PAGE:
Strolling or driving along the town streets, you can see many samples of the Soviet era architecture such as the town leisure center built in 1955 or the building of School #1 that houses the town museum.
You can marvel the facade of the leisure center, but its back side saw better times, as we say.
You can also see apartment houses of different epochs, starting with 1951 Stalin era houses and finishing with a typical Soviet nine-storey apartment house at the end of Peace Avenue.
You can have a Minute of Silence at the town war memorials, among them the Obelisk at the water reserve that is simply called Lake Lutugino.
The Obelisk stands at the memorial place that is a meeting point of many veterans on May 9 - Victory in Europe Day.
There is a procession and a meeting at that place on that day.
The Tank monument is at the town bus station.
Its inscription reads,
To the Soviet warriors
who defeated the German fascist invaders
during the Great Patriotic War of 1941-1945
from the thankful residents of Lutugino
Nobody is forgotten, nothing is forgotten!
- such is the inscription (an old Soviet slogan) at the wall of the town museum located at School #1.
Why not walk along Peace Avenue - the longest street in the town
- and explore some other streets downtown?
There are streets consisting of only private houses too.
There are sixty-five streets, avenues and lanes in Lutugino (“Lutuhihe” in Ukrainian), among them two avenues: Peace Avenue and Nameless Avenue.
I haven’t seen the latter, and have to take a look next time when I spend more time in Lutuhine.
There are a lot of streets named after Communist leaders and notions:
Sovietskaya Street, Lenin Street, Krupskaya Street, Karl Marx Street, Gagarin Street, Pioneer Lane, Workers Lane, Factory Street, Coalminers Lane, Coalminers Block, Likhachov Street, Mayakovsky Street, Ossipenko Street, Young Communist League Street, Artiom Street, Papanin Street, Koshevoy Street, Red Partisans Street, Kuybyshev Lane, 40 Years of Victory Block, October Lane, Gorky Street, Sverdlov Street, Chapayev Street, Kirov Street, Ordzhonikidze Street.
Some streets are named after Russian and Ukrainian writers, poets and scientists:
Chekhov Street, Nekrassov Street, Pushkin Street, Lomonossov Street, Turgenev Lane, Shevchenko Street, Shevchenko Block, Lutugin Lane, Mendeleyev Street, Lermontov Street, Vyssotsky Street.
A couple of streets are named after local heroes:
N.Shchedrina Street, M.Butskaya Street.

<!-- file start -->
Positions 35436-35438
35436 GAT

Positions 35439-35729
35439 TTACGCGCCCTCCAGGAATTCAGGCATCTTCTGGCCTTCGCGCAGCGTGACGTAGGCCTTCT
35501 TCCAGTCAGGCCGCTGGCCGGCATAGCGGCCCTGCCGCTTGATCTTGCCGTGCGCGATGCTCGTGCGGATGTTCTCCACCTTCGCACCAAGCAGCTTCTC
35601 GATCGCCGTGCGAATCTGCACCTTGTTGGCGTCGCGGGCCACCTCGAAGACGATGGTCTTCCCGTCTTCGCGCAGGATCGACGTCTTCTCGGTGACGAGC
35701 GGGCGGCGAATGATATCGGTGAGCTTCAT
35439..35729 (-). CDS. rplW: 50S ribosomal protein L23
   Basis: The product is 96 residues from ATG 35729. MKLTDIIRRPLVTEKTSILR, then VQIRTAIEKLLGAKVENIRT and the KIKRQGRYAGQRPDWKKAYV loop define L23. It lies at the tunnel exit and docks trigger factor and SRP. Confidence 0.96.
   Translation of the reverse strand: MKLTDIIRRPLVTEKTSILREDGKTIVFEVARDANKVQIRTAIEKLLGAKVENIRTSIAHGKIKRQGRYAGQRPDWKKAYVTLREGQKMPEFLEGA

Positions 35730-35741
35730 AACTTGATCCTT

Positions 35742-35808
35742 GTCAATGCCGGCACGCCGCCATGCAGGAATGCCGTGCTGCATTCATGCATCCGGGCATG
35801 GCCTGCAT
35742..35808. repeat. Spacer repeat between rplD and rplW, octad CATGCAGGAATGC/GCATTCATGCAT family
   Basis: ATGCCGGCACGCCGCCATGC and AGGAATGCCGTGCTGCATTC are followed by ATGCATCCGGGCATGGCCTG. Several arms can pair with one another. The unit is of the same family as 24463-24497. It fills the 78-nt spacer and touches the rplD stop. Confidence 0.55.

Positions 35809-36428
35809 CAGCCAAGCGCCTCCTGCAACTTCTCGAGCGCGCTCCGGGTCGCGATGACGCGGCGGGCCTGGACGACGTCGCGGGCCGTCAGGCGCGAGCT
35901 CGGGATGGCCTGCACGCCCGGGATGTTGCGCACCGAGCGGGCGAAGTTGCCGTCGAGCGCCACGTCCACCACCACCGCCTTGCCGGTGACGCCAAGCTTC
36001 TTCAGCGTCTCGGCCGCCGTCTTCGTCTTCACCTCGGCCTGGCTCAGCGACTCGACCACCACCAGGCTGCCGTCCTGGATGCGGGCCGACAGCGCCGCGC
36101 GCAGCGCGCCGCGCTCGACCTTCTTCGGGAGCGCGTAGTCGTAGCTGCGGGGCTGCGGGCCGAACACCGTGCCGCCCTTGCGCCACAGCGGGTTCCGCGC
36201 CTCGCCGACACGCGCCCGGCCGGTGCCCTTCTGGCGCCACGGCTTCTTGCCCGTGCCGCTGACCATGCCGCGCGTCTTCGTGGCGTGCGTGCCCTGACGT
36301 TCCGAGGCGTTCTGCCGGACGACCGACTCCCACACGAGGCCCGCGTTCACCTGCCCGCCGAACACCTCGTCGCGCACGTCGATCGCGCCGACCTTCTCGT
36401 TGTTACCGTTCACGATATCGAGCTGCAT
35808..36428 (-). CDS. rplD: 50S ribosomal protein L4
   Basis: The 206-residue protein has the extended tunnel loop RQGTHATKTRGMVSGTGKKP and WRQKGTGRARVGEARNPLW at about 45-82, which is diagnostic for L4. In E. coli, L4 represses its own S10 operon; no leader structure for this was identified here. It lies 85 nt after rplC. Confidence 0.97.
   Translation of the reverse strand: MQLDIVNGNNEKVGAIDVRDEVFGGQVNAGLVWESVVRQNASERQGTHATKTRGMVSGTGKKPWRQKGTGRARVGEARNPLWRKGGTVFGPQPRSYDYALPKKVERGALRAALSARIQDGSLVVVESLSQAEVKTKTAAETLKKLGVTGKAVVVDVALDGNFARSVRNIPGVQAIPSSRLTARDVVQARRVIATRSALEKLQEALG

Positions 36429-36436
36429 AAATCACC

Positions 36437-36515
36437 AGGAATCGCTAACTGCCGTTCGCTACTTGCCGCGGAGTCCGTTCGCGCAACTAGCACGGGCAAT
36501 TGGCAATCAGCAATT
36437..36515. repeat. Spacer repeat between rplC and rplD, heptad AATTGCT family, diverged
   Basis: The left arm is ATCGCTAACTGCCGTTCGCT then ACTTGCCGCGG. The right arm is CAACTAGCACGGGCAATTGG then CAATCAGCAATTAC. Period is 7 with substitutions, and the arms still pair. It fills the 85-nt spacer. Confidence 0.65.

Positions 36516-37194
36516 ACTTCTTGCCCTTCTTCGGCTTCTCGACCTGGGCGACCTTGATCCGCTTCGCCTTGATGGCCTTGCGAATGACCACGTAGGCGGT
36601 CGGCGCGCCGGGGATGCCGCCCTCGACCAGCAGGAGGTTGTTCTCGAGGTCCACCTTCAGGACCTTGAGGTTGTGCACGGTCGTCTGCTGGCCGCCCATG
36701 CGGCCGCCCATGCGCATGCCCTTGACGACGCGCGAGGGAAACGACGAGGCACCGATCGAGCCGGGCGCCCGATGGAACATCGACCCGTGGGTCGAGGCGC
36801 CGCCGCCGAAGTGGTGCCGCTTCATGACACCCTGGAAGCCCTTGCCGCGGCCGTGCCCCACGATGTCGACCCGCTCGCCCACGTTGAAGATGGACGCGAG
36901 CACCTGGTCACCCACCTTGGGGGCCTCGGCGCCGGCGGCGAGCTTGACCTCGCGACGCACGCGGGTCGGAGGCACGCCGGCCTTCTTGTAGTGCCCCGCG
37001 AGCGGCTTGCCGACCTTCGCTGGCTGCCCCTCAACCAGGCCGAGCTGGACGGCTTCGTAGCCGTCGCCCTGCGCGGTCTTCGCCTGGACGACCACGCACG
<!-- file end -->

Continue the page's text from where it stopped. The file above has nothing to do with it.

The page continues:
Some streets bear common names:
Youth Street, Administrative Street, Southern Street, Thoroughfare Street, Steppe Lane, Birch Street, Apricot Street, Pear Street, Grapes Street, Nut Street, Cherry Street, Donetsk Lane, geological Survey Lane, Motherland Lane, May Day Lane, Friendship Street, Sports Lane, Garden Street, Railway Station Street, Railway Line, Old Column Street.
There are several Soviet era monuments
in the town, among them:
-> Lenin monument,
-> Leonid Lutugin monument,
-> War Memorial at the Steel Rolls Factory,
-> War Memorial (Obelisk) at Lake Lutugino,
-> Young pioneers war memorial in the town park.
When you see the monument to Leonid Lutugin near School #1, you might feel like taking a stroll in the Central Park.
You will see a weird flower sculpture at what used to be a fountain in Soviet times and the monument to the fallen young pioneers who perished during the Great Patriotic War of 1941-1945.
Another park in behind the conference center.
It is called Children's Park.
It still has old sculptures of the fairy tale heroes built in the sixties.
You can attend a concert at the county leisure center.
The concerts and shows taking place here are the venue of all amateur actors, singers and dancers from all over Lutugino County.
The leisure center is called here Shevchenko Palace of Culture.
The concerts at the town and county level are held here.
Not only town residents, but also villages from the nearby villages show their talents here.
This place is a cultural hub of the town and the county.
There are numerous clubs and dance studios here.
There is an antique three story building in Lutugino, 126 Lenina St.. It has historical significance. It used to be a home of the first owner of Lutugino Metal Plant, Shmidt. For many years it is occupied by Lutugino Boarding School, an orphanage, that takes care of social orphans. It has about 300 children. The Boarding School is open to adoption of orphans by Ukrainian as well as foreign people.
I have to say that the fairy tale sculptures in the park were built in the 1990-s, not 60-s.
Another little park behind the Cultural Center had several sculptures as well, depicting characters from "Alise in Wonderland", but during Perestroika years they got gradually destroyed. Before Perestroika the town used to have children's playgrounds in a good condition on each block, where free movies were shown periodically on a big screen, and now those playgrounds do not exist, all destroyed and scattered.